The Canadian women’s water polo squad can’t afford to look past Monday when it plays its second match of the last-chance Olympic qualifying tournament in Trieste, Italy.
Canada started the nine-team tournament Sunday night with a 15-4 confidence-building win over Kazakhstan, shutting out the world No. 13-ranked opponent in the second half. But Canada’s foe Monday is the defending Olympic champion from the Netherlands. Tuesday, it’s top-ranked Greece – and the memory that the Canada’s men’s team was knocked out of the Olympic pool by Greece last week.
“This was a good game for the team and the start we wanted to the tournament,” Canada head coach Patrick Oaten said. “We did start off the game a little slow, but the athletes focused on the game plan and kept the pressure on. The second half showed our attention to detail and offensive skills.”
The Canadians next opponent, the Netherlands, is rated just above Canada at No. 7 in the world. Canada needs to send a message that it belongs back in the Olympics, after failing to qualify for the 2008 Beijing Games and coming up short in previous bids to earn a place in the London Olympics, including an overtime loss to the United States in the Pan American Games gold-medal game. Canada needs a top-four finish in Trieste to advance to the London Games this summer.
Christine Robinson of Lachine, Que., paced the Canadian attack with four goals Sunday. Monika Eggens of Maple Ridge, B.C., Katrina Monton of Dorval, Que., Marina Radu of Pointe-Claire, Que., and Emily Csikos of Calgary each added two. Krystina Alogbo of Rivières-des-Prairies, Que., Tara Campbell of Baie-Durfé, Que., and Joëlle Békhazi of Pointe-Claire scored once each. Rachel Riddell of Victoria was the Canadian goaltender.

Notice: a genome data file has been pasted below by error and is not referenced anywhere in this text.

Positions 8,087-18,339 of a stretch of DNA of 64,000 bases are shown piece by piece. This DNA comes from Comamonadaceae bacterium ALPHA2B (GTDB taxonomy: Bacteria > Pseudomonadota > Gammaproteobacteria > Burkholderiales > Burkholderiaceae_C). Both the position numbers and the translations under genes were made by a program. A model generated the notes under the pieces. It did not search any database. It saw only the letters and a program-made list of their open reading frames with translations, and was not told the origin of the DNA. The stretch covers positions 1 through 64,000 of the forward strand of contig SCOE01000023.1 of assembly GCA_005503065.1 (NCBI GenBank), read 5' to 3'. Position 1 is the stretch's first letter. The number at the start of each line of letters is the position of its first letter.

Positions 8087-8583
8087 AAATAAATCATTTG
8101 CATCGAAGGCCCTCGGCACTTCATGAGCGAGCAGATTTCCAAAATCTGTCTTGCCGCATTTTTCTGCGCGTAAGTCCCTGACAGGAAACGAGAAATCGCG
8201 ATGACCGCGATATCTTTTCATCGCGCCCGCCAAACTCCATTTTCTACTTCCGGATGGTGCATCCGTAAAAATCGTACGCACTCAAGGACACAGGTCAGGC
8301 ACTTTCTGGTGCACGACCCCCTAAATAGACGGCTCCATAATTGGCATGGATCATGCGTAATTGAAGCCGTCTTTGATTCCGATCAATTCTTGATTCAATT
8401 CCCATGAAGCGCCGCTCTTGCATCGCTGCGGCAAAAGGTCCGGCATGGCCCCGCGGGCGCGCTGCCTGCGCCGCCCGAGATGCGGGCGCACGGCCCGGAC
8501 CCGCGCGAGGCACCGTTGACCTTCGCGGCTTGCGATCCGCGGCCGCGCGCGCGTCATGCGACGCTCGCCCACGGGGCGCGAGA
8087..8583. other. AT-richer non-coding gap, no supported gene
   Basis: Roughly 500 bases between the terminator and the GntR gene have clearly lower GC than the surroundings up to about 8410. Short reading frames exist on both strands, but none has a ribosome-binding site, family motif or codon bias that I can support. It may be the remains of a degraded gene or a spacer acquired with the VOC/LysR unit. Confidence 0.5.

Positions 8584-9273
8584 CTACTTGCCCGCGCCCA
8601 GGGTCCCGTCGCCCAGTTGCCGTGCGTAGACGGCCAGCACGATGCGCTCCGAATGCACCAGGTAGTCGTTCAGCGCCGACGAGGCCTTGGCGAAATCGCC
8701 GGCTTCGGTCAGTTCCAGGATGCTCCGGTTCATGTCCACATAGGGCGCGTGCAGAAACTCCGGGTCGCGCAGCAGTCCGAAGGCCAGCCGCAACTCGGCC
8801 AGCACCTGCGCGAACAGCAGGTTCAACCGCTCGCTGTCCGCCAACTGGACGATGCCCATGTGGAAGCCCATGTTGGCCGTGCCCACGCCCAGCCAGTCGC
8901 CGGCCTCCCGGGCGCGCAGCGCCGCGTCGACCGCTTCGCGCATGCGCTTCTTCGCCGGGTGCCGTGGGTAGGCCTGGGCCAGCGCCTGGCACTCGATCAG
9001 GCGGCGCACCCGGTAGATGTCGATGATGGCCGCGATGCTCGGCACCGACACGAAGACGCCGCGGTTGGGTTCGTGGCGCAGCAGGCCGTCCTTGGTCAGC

Canada is grouped with Greece, the Netherlands, Kazakhstan and Brazil in the B pool. The A pool has a strong and competitive selection of Russia, Italy, Hungary and Spain. The top four in each group advance to the quarter-finals this weekend. Winning that crossover game dictates whether Canada gets to London.
“Not qualifying for the 2008 Olympics was a huge disappointment, but it was also a powerful motivator,” Oaten said.
Four countries have already qualified for the Olympics: Britain (host), China, the United States and Australia, which won respective regional qualifiers.
The Canadian women’s water polo squad hasn’t won a medal since a women’s tournament was included in 2000. Canada’s women placed fifth at Sydney, the best result they’ve had. Canadian women also won the 1981 World Cup tournament in Brisbane, Australia.
Canadian mountain biker Catharine Pendrel, the defending world champion who won the Olympic test event in Essex, England, last year, cranked to victory in the second World Cup race of 2012, in Houffalize, Belgium.
Pendrel of Kamloops mastered the 24.44-kilometre course in 1 hour 31 minutes 15 seconds for a 45-second win over Julie Bresset of France. Emily Batty of Brooklin, Ont., was seventh and Marie-Hélène Prémont of Chateau Richer, Que., 14th.
In the men’s World Cup race, Geoff Kabush of Courtenay, B.C., finished in 11th spot. It is his top result this season.
In professional road cycling, the Canadian-based SpiderTech squad enjoyed its first victory in a European circuit race this season with Ryan Roth of Cambridge, Ont., winning the Tro-Bro Léon event in France.
Sprinter Guillaume Boivin of Longueil, Que., came in third. He’s appeared regularly in the top 10 on European roads.
At Rotterdam, the Netherlands, some of the world leading times in the marathon were run on the weekend despite stiff winds. Yemane Adhane of Ethiopia won in an unofficial 2:04:48 seconds, powering away from countryman Getu Feleke in the final 500 metres.
In the streets of Paris, Stanley Biwott of Kenya and Beyene Tirfi of Ethiopia overcame swirling winds and chilly conditions to set Paris marathon record times. Biwott won in 2:05:11 despite a wind in his face for the first 10 kilometres. Tirfi dominated the women’s race in 2:21:39.
At Milan, Italy, Kenyans dominated the Barclays marathon in the rain. Daniel Kiprugat Too ran 2:08:39 while Irene Jerotich Kosgei was the top woman at 2:31:07.
This week, two major world marathons are scheduled at Boston and London. The Toronto Yonge Street 10K goes next Sunday, with Canada’s 2:10:55 marathoner Reid Coolsaet of Hamilton warming up for the London Games.